The technological trends of this decade are going to be revolutionary. The changes that are coming to the world, inflicted by technology, are going to be just as revolutionary (if not more) as the transition period between the 90s and today. This means that our relationship with technology, ultimately our lifestyles are not going to be the same as they were. Quantum computing is one incredible innovation in a sea of new technology that promises to be a landmark discovery in history.
One thing is for certain, it is that In IT circles the words cybersecurity and quantum computing do not often meet. The reason for this is that quantum computing itself is still a very nebulous concept in its infancy, and far from being commercialized. However, let’s take a look at what quantum computing is and why there is so much skepticism still surrounding it, in order to better understand the importance of this subject.
What is Quantum Computing?
Quantum computing is essentially the next major step in computer processing. Think of it as the equivalent of the transition from ancient, enormous processor rooms that took up entire floors to the miniscule multi-core processors of today. According to IBM, quantum computing functions completely differently than the traditional computers we use: “All computing systems rely on a fundamental ability to store and manipulate information. Current computers manipulate individual bits, which store information as binary 0 and 1 states. Quantum computers leverage quantum mechanical phenomena to manipulate information. To do this, they rely on quantum bits, or qubits.”
In 1959, Nobel laureate and physicist Richard Feynman stated that limits on traditional electronic components will one day be surpassed by extremely powerful computers, which will utilize quantum power and qubits in a process known as superposition. After all this time, quantum computers have remained experimental models at best. Only very recently, as recently as last year, has there been a significant discovery in the quest for building a quantum computer. Google claimed to do this first, with their ‘Sycamore’ chip. This chip would make big waves in the global ‘quantum supremacy’ race, in that it was the first case of a quantum computer processing data otherwise impossible to do on a classical computer.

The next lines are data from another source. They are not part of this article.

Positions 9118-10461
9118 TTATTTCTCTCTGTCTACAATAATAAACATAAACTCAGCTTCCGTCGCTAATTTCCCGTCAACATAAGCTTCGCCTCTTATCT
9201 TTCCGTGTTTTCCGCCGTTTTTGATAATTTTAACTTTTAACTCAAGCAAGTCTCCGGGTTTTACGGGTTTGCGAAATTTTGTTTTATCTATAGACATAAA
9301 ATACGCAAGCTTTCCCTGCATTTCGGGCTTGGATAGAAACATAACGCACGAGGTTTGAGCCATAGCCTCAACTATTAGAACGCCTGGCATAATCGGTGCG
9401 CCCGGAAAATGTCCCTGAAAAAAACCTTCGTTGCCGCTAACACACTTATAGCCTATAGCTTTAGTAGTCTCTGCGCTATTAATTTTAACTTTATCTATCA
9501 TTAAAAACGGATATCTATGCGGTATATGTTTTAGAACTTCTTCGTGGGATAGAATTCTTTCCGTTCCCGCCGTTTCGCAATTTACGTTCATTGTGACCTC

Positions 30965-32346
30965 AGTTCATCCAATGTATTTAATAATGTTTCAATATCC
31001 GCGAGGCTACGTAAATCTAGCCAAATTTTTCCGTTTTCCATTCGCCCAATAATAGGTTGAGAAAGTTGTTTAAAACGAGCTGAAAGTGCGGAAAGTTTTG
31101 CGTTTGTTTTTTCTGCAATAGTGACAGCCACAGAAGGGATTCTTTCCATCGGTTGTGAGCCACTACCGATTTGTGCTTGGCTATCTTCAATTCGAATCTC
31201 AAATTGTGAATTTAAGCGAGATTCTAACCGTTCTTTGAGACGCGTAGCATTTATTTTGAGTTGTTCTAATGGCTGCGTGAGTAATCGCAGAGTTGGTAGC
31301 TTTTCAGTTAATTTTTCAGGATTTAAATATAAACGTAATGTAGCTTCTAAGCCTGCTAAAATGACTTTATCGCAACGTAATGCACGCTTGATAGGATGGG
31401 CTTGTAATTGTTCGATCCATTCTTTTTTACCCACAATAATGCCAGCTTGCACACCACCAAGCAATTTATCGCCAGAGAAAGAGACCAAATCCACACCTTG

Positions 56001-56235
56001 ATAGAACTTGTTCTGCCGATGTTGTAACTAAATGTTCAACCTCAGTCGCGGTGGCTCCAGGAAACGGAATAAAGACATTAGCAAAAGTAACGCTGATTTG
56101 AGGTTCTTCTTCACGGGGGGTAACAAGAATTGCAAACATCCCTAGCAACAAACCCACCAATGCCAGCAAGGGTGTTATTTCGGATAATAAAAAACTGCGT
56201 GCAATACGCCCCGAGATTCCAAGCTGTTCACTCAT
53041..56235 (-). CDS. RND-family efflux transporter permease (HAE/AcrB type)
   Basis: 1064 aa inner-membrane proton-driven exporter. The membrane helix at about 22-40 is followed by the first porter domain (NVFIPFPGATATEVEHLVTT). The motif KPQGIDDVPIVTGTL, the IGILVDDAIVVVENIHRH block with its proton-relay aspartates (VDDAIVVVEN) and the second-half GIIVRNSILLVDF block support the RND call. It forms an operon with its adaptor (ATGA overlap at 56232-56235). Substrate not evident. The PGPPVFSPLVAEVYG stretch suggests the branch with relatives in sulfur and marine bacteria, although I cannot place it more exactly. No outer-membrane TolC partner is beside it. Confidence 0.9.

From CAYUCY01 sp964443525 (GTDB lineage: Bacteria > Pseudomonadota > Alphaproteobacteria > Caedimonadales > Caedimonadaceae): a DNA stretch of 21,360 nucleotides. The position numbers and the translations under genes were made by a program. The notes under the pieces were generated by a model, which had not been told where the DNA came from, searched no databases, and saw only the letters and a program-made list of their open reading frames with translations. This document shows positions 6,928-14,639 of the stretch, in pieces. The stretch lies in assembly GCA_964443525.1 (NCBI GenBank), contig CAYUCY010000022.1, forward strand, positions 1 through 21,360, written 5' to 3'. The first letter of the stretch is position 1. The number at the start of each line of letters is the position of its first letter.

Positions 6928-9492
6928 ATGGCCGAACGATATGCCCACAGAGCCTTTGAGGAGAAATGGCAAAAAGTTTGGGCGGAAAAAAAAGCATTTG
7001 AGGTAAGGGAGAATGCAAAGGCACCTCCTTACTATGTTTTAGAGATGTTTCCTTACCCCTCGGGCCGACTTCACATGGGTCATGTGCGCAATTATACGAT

A little later, another method was developed by a company called IonQ. This was achieved via a process that uses ions trapped in electric fields, or ‘trapped ions’, and many international competitors looked at jumping on the technology to expand it. Today, companies like Honeywell in North Carolina, and specialists and academics from Australia and the UK, among others, are hastily working on winning the ‘race’. Just a few days ago, it was reported that a Chinese startup “launched the country’s first homegrown operating system for a quantum computer, challenging the dominance of the United States in the development of the next-generation machines”.
What is Cybersecurity?
Cybersecurity is a portmanteau of two words – ‘cyberspace’ and ‘security’. This is also called internet safety, or internet security in most cases. Cybersecurity is a concept pertaining to the protection of devices connected to the internet, as well as the services accessed online from unauthorized access, damage or theft. This ‘protection’ element is not only technical, but can refer to ethical issues such as e.g. our privacy on the internet and how to stay anonymous. So, an antivirus or Virtual Private Network (VPN) is just as much a part of cybersecurity as guarding your anonymity or personal privacy (on social media, for example).
The Connection Between Quantum Computing and Cybersecurity
So, what exactly do the two concepts have to do with each other? Moreover, why is this something that computer giants like IBM are thinking hard about so early on? Quantum computing and cybersecurity are related precisely because of the opportunities that quantum computers will provide (in the not-too-distant future, we hope). There a few points to list regarding the connection;
- Security-wise, quantum computing will be required to guard against quantum attacks
- Quantum computing may introduce new risks, because of the speed involved
- Changes in encryption methods will require a totally new level of cybersecurity
- Encryption will need to be doubled when quantum computing is implemented
- Protecting against cybercriminals intercepting quantum research is crucial
- Quantum computing will bring a new era in cryptography
- Cybersecurity will be critical in quantum-secure communications
- Quantum machine learning will potentially be a great weapon against cyberattacks
Let’s think about it like this; Quantum computing is like an autonomous car, and cybersecurity is the due diligence required to control the innovation, precisely because it is so groundbreaking. So, quantum computing is going to usher in a new era in computing efficiency, thereby affecting every part of the industry (from healthcare to construction) and our lives. Cybersecurity awareness on the topic of quantum computing is crucial, because as much as the technology is going to help create infinitely more secure platforms, passwords, encryption and communication efficiency the risks of such a powerful technology falling in the wrong hands is the most important thing the industry needs to be aware of.